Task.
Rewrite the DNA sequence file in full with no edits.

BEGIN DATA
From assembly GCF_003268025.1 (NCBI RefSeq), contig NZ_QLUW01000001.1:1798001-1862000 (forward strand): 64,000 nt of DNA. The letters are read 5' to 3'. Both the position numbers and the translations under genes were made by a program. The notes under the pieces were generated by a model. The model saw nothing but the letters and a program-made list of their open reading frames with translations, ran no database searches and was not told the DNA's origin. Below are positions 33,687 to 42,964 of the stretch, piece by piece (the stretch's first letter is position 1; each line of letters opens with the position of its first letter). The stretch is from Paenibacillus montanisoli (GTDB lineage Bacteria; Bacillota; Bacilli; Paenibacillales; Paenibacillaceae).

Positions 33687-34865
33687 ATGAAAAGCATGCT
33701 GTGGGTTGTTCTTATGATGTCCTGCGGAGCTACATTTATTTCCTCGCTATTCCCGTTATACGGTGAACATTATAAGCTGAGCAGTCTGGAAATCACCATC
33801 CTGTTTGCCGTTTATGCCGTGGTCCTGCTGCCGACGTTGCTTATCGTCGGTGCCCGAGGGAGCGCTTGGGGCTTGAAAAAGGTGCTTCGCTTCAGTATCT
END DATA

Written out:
From assembly GCF_003268025.1 (NCBI RefSeq), contig NZ_QLUW01000001.1:1798001-1862000 (forward strand): 64,000 nt of DNA. The letters are read 5' to 3'. Both the position numbers and the translations under genes were made by a program. The notes under the pieces were generated by a model. The model saw nothing but the letters and a program-made list of their open reading frames with translations, ran no database searches and was not told the DNA's origin. Below are positions 33,687 to 42,964 of the stretch, piece by piece (the stretch's first letter is position 1; each line of letters opens with the position of its first letter). The stretch is from Paenibacillus montanisoli (GTDB lineage Bacteria; Bacillota; Bacilli; Paenibacillales; Paenibacillaceae).

Positions 33687-34865
33687 ATGAAAAGCATGCT
33701 GTGGGTTGTTCTTATGATGTCCTGCGGAGCTACATTTATTTCCTCGCTATTCCCGTTATACGGTGAACATTATAAGCTGAGCAGTCTGGAAATCACCATC
33801 CTGTTTGCCGTTTATGCCGTGGTCCTGCTGCCGACGTTGCTTATCGTCGGTGCCCGAGGGAGCGCTTGGGGCTTGAAAAAGGTGCTTCGCTTCAGTATCT